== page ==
trace: Add trace-file command to open/close/flush trace file This patch adds the trace-file command: trace-file [on|off|flush] Open, close, or flush the trace file. If no argument is given, the status of the trace file is displayed. The trace file is turned on by default but is only written out when the trace buffer becomes full. The flush operation can be used to force write out at any time. Turning off the trace file does not change the state of trace events; tracing will continue to the trace buffer. When the trace file is off, use "info trace" to display the contents of the trace buffer in memory. Signed-off-by: Stefan Hajnoczi <stefanha@linux.vnet.ibm.com> This commit also contains the trace-file sub-command from the following commit: commit 5ce8d1a957afae2c52ad748944ce72848ccf57bd Author: Prerna Saxena <prerna@linux.vnet.ibm.com> Date: Wed Aug 4 16:23:54 2010 +0530 trace: Add options to specify trace file name at startup and runtime This patch adds an optional command line switch '-trace' to specify the filename to write traces to, when qemu starts. Eg, If compiled with the 'simple' trace backend, [temp@system]$ qemu -trace FILENAME IMAGE Allows the binary traces to be written to FILENAME instead of the option set at config-time. Also, this adds monitor sub-command 'set' to trace-file commands to dynamically change trace log file at runtime. Eg, (qemu)trace-file set FILENAME This allows one to set trace outputs to FILENAME from the default specified at startup. Signed-off-by: Prerna Saxena <prerna@linux.vnet.ibm.com> Signed-off-by: Stefan Hajnoczi <stefanha@linux.vnet.ibm.com>
2010-07-13 10:26:33 +02:00
{
.name = "trace-file",
.args_type = "op:s?,arg:F?",
.params = "on|off|flush|set [arg]",
.help = "open, close, or flush trace file, or set a new file name",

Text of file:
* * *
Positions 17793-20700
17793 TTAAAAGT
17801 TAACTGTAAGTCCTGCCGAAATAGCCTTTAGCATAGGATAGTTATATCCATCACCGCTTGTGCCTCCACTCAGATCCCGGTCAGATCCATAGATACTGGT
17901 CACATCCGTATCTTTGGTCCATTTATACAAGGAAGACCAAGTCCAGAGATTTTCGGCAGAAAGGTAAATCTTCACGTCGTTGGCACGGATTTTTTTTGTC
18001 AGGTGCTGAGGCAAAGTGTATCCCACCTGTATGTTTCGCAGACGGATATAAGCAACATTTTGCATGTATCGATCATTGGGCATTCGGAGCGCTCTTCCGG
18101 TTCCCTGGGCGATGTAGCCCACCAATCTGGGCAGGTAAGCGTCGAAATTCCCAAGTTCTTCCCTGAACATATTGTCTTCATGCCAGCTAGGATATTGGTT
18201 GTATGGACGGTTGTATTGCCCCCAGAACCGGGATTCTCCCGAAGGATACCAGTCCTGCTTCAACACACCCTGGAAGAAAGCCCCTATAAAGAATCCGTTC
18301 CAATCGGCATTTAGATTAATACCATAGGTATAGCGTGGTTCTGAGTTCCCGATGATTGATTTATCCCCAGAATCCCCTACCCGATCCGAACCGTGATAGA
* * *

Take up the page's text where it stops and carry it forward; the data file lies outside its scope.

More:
.cmd = hmp_trace_file,
trace: Add trace-file command to open/close/flush trace file This patch adds the trace-file command: trace-file [on|off|flush] Open, close, or flush the trace file. If no argument is given, the status of the trace file is displayed. The trace file is turned on by default but is only written out when the trace buffer becomes full. The flush operation can be used to force write out at any time. Turning off the trace file does not change the state of trace events; tracing will continue to the trace buffer. When the trace file is off, use "info trace" to display the contents of the trace buffer in memory. Signed-off-by: Stefan Hajnoczi <stefanha@linux.vnet.ibm.com> This commit also contains the trace-file sub-command from the following commit: commit 5ce8d1a957afae2c52ad748944ce72848ccf57bd Author: Prerna Saxena <prerna@linux.vnet.ibm.com> Date: Wed Aug 4 16:23:54 2010 +0530 trace: Add options to specify trace file name at startup and runtime This patch adds an optional command line switch '-trace' to specify the filename to write traces to, when qemu starts. Eg, If compiled with the 'simple' trace backend, [temp@system]$ qemu -trace FILENAME IMAGE Allows the binary traces to be written to FILENAME instead of the option set at config-time. Also, this adds monitor sub-command 'set' to trace-file commands to dynamically change trace log file at runtime. Eg, (qemu)trace-file set FILENAME This allows one to set trace outputs to FILENAME from the default specified at startup. Signed-off-by: Prerna Saxena <prerna@linux.vnet.ibm.com> Signed-off-by: Stefan Hajnoczi <stefanha@linux.vnet.ibm.com>
2010-07-13 10:26:33 +02:00
},
SRST
``trace-file on|off|flush``
Open, close, or flush the trace file. If no argument is given, the
status of the trace file is displayed.
ERST
#endif
{
.name = "log",
.args_type = "items:s",
.params = "item1[,...]",
.help = "activate logging of the specified items",
.cmd = hmp_log,
},
SRST
``log`` *item1*\ [,...]
Activate logging of the specified items.
ERST
{
.name = "savevm",
.args_type = "name:s?",